At this point, without any
control, I thought “What a strange thing to say??” as this was my first image that came in to my head the moment it was said…..
The coffin was then carried by the undertakers in to the front room of the house, which by the way…. and I tell no lies here…… was a job in itself! The coffin was not far off vertical with the sound of the odd thump and bang coming from inside…. if the deceased wasn’t a contortionist in this life, they certainly were in the next! The undertakers were panting and groaning, straining from weight of the coffin with gallons of sweat running down their faces and they still managed to keep their hats on. Albeit I’m sure their arms had stretched twice as long by the time they had finished, Health and Safety would have had a field day with that type of situation now.
Once the coffin was back in its horizontal position and placed on the trolley in the front room of the house, the undertakers panted and dragged their feet and long arms and lent up against the wall. We, well… ‘I’ followed the adults in to the front room to gather around the coffin for a small service, it was a tight squeeze as some didn’t bother moving and stayed in the kitchen, drinking tea and talking…… do you remember those simple things in life before mobile phones?….you know talking?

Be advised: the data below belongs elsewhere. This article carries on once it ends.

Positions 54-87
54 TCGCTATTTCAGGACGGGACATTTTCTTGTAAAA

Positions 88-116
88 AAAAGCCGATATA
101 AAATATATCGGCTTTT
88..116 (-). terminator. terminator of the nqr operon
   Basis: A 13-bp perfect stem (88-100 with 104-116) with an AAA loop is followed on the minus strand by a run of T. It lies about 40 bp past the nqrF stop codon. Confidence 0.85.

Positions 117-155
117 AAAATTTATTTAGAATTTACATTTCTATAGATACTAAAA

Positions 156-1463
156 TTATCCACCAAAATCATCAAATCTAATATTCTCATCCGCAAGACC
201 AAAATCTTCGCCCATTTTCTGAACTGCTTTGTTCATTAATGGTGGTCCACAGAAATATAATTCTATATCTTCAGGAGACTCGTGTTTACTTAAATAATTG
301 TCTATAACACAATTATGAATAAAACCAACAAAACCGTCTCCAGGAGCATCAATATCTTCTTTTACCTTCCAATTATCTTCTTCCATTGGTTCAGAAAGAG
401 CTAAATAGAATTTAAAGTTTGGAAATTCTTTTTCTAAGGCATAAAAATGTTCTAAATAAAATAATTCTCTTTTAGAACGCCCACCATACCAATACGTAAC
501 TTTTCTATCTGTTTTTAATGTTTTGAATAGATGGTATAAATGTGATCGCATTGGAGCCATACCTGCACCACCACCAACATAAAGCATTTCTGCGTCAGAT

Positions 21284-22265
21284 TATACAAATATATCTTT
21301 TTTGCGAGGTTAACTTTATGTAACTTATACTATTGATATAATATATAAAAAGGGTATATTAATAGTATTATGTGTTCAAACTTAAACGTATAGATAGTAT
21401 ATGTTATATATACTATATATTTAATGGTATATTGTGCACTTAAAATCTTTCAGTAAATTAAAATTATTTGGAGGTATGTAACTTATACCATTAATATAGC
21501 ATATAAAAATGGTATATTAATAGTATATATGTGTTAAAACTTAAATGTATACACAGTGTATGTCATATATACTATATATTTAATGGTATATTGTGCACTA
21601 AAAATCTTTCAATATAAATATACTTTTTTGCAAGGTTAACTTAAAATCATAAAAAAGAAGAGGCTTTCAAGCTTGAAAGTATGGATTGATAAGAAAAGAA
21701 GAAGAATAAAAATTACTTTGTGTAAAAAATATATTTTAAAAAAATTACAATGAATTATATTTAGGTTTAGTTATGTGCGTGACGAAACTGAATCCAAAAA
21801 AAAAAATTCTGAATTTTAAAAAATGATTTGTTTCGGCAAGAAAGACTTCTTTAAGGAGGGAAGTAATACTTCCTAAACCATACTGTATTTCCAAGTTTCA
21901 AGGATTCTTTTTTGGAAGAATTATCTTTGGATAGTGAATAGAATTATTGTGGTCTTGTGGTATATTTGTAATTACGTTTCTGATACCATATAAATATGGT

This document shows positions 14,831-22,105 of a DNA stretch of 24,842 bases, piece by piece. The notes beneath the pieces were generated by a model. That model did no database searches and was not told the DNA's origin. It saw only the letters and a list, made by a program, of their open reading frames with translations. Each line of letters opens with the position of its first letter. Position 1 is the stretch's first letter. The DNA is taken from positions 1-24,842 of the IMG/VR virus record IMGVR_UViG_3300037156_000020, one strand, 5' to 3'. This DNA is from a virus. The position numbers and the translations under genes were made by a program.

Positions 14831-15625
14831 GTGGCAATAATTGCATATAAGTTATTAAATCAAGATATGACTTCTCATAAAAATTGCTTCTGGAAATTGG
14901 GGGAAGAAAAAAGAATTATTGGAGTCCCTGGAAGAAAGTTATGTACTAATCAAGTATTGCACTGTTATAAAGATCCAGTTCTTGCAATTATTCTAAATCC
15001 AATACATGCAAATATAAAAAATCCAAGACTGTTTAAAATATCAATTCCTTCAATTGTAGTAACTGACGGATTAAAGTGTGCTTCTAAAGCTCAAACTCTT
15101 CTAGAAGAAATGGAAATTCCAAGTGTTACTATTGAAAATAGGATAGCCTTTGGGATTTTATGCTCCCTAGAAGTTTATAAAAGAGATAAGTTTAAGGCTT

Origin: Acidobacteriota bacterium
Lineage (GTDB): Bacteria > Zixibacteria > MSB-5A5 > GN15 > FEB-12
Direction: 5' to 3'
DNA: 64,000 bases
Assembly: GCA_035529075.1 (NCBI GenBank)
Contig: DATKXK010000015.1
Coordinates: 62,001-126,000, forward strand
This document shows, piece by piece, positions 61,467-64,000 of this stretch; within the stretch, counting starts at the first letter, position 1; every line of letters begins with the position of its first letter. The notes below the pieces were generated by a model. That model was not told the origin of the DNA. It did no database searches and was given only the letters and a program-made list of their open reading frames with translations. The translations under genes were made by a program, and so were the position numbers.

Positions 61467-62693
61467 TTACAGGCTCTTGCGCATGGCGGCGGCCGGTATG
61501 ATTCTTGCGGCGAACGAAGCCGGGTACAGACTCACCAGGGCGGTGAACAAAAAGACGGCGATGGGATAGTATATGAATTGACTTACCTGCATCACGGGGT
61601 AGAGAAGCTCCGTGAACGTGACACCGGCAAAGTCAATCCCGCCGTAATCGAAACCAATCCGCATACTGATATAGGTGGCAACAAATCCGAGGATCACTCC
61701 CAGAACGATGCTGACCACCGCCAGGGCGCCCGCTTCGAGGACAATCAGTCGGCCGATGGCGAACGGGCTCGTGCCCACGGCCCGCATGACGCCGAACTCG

Everyone bowed their head to pray, only to be disrupted by one of the family members losing the plot, (sorry lost control) they crashed through the small gathering of people and like a man
jumping off a bridge on to a fast moving train just like in the movies they jumped on top of the coffin. Swaying everywhere on top of it just like the Lone Ranger would jump on his horse and steer the horses reins, at that moment I didn’t feel so silly anymore in my school uniform, even one of the undertakers done a double take.